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Pacific Northwest Labor History, Civil Rights History, Antiwar & Radical History Projects

Most of the databases linked from this page are restricted to UW students, staff and faculty. To connect to these databases from home you will need to first click on the Off-Campus Access button in the upper-right hand corner and login.

For research help, please contact Theresa Mudrock, the history librarian, at mudrock@u.washington.edu.

Encyclopedias

encyclopedia  
What & Why

Encyclopedias can provide background information and can be used to identify key people, events and dates which can then be used as search terms for finding additional information. More importantly, because encyclopedias often cover the major issues surrounding the subject, they can help you narrow your research from a broad "who, what, where, when" topic to a "how or why" question. Many also provide a jumpstart on your research by listing related readings.

 
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Two searchable collections of encyclopedias are UW Restricted Gale Virtual Reference and UW Restricted Oxford Reference Online.

Books - Secondary

book  
What & Why

Non-fictional books can provide both an overview and indepth analysis of a topic, event or person. Many books will include footnotes and bibliography that can lead you to other research/writings on the topic.

Book reviews can be useful when evaluating a book or to get a quick synopsis. Use the databases listed under "Academic Articles" to find book reviews.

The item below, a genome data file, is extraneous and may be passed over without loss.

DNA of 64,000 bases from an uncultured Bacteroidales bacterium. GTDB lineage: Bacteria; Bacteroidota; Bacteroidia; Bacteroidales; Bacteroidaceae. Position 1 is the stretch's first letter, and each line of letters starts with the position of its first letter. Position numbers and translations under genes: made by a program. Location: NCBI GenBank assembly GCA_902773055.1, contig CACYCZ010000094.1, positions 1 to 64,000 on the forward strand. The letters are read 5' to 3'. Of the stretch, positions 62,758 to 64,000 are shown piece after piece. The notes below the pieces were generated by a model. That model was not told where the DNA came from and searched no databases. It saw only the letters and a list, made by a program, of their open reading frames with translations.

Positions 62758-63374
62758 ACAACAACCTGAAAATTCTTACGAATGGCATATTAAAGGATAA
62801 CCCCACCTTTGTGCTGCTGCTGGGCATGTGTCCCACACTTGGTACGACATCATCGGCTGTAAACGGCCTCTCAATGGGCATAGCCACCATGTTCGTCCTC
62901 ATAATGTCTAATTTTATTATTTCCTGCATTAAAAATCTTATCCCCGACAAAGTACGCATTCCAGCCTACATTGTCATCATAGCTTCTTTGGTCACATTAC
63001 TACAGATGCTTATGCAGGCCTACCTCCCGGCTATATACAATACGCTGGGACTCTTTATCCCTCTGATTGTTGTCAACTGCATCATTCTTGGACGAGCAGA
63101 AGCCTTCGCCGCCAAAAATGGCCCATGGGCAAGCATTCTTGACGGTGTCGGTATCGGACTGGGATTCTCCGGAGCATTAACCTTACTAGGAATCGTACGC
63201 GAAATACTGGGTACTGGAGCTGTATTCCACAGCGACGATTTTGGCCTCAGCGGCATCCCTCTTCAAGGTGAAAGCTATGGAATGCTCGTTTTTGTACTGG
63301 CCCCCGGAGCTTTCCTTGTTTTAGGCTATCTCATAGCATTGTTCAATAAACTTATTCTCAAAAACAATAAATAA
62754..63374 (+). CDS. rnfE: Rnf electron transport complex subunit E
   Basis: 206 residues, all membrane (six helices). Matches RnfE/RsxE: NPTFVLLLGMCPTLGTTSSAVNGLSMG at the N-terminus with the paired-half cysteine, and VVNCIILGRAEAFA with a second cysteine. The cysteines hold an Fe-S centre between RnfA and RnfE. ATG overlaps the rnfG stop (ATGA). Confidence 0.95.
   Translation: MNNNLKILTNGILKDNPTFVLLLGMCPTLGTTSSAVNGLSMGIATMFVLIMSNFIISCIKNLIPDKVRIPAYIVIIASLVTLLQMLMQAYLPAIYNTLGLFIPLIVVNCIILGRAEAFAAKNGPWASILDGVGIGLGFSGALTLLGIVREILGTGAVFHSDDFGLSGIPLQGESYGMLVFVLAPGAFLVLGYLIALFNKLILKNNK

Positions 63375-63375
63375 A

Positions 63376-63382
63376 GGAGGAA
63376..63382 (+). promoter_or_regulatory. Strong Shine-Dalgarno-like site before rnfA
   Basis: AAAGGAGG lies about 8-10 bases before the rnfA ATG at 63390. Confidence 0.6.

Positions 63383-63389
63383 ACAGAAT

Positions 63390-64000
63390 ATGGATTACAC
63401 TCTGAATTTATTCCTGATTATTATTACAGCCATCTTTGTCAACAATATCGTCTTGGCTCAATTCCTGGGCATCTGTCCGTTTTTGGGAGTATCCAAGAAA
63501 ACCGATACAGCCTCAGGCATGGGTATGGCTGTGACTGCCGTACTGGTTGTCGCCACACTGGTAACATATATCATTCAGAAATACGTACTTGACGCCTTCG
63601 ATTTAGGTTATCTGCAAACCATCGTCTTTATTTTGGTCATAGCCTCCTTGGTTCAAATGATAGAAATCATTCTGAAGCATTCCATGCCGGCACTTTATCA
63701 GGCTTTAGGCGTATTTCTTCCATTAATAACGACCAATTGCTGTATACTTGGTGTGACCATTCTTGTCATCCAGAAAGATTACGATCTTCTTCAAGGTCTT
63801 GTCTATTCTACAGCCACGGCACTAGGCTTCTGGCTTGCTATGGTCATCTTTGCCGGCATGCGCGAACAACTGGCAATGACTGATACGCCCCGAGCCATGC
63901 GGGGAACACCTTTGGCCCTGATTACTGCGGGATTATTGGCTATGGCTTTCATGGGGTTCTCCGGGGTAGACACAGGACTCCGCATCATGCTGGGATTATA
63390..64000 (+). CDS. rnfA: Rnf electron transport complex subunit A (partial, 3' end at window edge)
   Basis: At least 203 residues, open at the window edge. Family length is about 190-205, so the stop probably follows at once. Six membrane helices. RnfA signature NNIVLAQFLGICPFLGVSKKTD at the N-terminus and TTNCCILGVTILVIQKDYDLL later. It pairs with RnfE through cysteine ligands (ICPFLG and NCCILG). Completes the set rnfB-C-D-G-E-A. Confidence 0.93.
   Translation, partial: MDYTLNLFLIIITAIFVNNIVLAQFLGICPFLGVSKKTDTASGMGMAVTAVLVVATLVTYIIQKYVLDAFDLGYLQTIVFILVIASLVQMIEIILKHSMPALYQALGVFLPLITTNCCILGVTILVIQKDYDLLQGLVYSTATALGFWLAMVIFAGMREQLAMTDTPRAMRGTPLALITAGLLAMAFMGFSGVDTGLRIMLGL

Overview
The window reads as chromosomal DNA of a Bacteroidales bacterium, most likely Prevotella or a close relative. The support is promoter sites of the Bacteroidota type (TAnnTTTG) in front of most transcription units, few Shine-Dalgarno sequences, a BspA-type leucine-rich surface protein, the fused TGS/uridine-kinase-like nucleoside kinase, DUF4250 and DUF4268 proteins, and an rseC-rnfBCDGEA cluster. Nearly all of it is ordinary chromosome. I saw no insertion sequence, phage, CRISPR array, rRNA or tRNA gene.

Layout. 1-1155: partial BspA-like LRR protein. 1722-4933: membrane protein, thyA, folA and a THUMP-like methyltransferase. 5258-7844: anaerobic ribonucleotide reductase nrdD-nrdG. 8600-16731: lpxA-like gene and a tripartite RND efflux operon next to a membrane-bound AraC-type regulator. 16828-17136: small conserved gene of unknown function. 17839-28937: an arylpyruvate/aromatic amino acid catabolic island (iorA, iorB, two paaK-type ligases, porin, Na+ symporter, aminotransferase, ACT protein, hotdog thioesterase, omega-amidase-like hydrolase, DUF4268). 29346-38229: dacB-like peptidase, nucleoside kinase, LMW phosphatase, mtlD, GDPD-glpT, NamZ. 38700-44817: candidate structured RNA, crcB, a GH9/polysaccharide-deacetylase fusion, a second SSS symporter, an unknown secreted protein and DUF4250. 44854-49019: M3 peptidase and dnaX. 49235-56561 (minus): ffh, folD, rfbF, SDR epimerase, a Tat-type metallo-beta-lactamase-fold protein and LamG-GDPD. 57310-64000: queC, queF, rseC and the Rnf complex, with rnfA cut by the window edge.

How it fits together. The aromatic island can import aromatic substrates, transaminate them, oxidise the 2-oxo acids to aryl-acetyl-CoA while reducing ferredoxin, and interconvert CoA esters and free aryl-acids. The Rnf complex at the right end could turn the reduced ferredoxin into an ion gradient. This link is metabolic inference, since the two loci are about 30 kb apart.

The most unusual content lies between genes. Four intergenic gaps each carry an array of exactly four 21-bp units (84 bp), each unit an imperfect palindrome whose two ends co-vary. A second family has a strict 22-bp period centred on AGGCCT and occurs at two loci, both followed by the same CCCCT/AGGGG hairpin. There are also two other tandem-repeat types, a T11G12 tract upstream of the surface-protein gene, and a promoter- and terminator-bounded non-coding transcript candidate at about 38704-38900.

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  • UW Libraries Catalog - holdings of the UW Libraries. Best used for known-item searching especially journal titles and ebooks and when you want to find just what is available on campus or in a specific branch of the UW Libraries.
  • Beta Catalog/WorldCat Local - Beta version of the catalog that simultaneously searches the UW Libraries Catalog and other libraries in the region and worldwide, also includes some citations to articles. Best used for topical searches and for requesting books from other libraries.

Academic/Scholarly Articles

journal  
What & Why

Academic articles, those published in scholarly journals, are the bedrock of most academic disciplines. In the field of historical research, they are considered secondary sources. They provide an indepth analysis of narrow topics. Prior to publishing, articles are vetted through a process called peer-review. Most articles include footnotes which can lead you to other material on a topic.

 
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  • UW Restricted Academic Search Complete - general database to find articles on all subjects
  • UW Restricted America History & Life - best database for finding articles about American and Canadian history
  • UW Restricted JSTOR - back issues of 100s of academic journals including more than 40 full-text history-related journals

Books - Primary

book  
What & Why

In addition to the many books that can be considered secondary sources; the UW Libraries has books that are primary sources. These include books written during the period for your topic (i.e., during the 1930s), books written by participants, published collections of correspondence and other personal writings, memoirs and reprints of primary source material. Most of the material dealing with the Pacific Northwest, both published and unpublished, is kept in Special Collections.

 
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Search tactics:
  • Limit your search by publication date.
  • Search for books written by key people or organizations.
  • Use special subject terms that designate primary sources:
    sources, personal narratives, diaries, correspondence, interviews

  • Example:
      filipino* and interviews